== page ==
by Stuart Kelly
One can’t – and doesn’t want to read everything but there’s reassurance in knowing that somewhere every book is stashed away and can be accessed but Kelly overturns that theory with his revelation of the huge amount of books that have been lost to us. Fire, war, stupidity and damage have done their worst and often all that’s left is a few lines, a quotation or even just the author’s name. Stuart Kelly, in a series of short essays has amassed an amazing catalogue of lost works, putting them in context, giving us tantalising glimpses of what might have been.
Like for Like Reading
The Library at Night, Alberto Manguel
So Many Books: Reading and Publishing in an Age of Abundance, Gabriel Zaid
The sequel to The Odyssey - Sylvia Plath's second novel - Stuart Kelly provides a wry and erudite account of books destroyed, misplaced, never finished, or never even begun - from ancient Greek and Arabic masters through Shakespeare, Dante and Hemingway right up to the present day. Described by the New York Times as 'an absolute joy ...a work of great passion, insight and scholarship', the breadth of Kelly's knowledge and his enthusiasm impressed critics in the UK and the USA.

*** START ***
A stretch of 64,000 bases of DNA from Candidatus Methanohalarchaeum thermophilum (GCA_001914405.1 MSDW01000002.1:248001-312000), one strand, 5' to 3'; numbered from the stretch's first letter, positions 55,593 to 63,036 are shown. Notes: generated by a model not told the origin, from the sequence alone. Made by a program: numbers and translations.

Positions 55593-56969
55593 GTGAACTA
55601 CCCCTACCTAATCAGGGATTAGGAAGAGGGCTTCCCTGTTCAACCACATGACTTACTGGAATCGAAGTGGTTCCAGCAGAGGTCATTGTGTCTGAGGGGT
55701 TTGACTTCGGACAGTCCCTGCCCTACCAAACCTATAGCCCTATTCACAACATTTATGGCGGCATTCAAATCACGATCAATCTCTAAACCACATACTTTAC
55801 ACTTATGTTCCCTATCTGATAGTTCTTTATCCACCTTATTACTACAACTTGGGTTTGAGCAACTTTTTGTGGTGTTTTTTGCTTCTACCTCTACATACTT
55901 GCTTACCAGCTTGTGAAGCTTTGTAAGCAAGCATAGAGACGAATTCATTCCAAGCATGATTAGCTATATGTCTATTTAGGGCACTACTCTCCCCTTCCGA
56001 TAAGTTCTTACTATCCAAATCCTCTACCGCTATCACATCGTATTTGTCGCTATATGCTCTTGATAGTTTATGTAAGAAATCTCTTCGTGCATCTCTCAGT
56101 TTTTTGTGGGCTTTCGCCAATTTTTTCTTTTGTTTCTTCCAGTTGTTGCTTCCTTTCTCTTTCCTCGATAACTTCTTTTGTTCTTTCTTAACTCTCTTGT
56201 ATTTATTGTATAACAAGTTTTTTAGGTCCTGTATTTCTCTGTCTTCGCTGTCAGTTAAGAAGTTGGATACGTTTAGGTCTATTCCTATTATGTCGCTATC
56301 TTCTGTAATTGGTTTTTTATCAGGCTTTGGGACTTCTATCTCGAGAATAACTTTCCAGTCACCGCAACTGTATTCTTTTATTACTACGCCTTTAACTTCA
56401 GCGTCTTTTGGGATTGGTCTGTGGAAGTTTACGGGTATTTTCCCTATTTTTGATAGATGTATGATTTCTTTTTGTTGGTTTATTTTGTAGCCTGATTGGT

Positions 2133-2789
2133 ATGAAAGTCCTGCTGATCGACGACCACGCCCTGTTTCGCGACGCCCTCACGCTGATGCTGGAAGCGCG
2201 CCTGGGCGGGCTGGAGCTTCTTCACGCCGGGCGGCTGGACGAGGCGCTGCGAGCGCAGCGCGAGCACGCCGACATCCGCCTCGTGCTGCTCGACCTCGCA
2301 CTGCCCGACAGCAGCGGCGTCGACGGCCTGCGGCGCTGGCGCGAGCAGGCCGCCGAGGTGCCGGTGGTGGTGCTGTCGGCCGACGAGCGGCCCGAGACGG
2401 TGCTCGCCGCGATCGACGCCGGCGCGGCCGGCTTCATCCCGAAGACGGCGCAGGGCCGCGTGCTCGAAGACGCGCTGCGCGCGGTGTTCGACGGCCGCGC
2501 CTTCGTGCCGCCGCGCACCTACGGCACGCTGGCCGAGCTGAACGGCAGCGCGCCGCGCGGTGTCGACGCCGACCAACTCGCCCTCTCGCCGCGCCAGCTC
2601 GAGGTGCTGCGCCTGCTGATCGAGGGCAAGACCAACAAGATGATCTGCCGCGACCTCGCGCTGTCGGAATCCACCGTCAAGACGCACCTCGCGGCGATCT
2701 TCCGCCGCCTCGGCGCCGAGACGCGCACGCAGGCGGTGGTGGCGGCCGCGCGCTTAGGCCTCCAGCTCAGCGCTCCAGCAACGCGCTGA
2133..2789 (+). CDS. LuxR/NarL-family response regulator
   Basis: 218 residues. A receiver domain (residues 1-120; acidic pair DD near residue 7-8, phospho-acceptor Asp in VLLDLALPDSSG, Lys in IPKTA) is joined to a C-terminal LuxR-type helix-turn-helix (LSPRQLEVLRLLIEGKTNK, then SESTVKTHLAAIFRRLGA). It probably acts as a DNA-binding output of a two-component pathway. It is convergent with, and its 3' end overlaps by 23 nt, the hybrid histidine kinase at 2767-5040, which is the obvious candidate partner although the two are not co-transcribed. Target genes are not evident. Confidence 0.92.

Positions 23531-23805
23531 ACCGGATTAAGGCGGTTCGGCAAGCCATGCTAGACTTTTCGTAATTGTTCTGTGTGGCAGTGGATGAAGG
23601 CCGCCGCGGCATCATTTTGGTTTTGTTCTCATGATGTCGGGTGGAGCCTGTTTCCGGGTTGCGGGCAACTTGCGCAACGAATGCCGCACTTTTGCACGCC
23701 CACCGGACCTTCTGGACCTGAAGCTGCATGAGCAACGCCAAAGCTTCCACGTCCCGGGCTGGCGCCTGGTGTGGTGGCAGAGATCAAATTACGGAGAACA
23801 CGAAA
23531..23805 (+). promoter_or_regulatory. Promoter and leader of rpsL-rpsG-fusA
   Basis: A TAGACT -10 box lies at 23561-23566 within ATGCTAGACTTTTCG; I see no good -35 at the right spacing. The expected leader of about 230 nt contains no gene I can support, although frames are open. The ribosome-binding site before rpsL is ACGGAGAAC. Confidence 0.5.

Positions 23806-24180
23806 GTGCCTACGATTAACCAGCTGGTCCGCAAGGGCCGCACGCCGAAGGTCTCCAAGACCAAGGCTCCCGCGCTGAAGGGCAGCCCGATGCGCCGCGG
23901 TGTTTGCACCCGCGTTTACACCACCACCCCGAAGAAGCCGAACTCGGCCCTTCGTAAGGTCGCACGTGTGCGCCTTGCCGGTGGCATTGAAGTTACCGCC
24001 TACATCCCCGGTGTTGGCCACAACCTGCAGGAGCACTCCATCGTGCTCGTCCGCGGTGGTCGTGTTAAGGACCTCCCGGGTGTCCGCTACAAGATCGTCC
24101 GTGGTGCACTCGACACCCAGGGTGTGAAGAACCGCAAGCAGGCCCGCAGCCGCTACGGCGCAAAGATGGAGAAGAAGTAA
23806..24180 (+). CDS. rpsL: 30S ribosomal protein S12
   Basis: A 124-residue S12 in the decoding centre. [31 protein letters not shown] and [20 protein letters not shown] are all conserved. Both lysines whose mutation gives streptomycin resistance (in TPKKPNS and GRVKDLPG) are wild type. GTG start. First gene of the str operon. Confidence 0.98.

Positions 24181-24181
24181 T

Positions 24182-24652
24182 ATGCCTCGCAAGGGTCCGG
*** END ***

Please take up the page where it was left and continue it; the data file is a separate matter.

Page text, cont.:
'Lively and diverting'
'A fascinating anthology of writings, which will be quite new to most people and certainly deserve to be preserved'
'Clever and highly entertaining ... recall[s] John Aubrey's gossipy 'Brief Lives'
and Lytton Strachey
's 'Eminent Victorians' ... a many-splendored thing'
MICHIKO KAKUTANI, THE NEW YORK TIMES
Publication date: 21/06/2010
Publisher: Polygon An Imprint of Birlinn Limited an imprint of Birlinn General
|Publication date:||21st June 2010|
|Publisher:||Polygon An Imprint of Birlinn Limited an imprint of Birlinn General|
|Genres:||eBook Favourites, The Real World,|
Stuart Kelly was born and brought up in the Scottish Borders. He studied English at Oxford. He is the Literary Editor of Scotland on Sunday and a freelance critic and writer.More About Stuart Kelly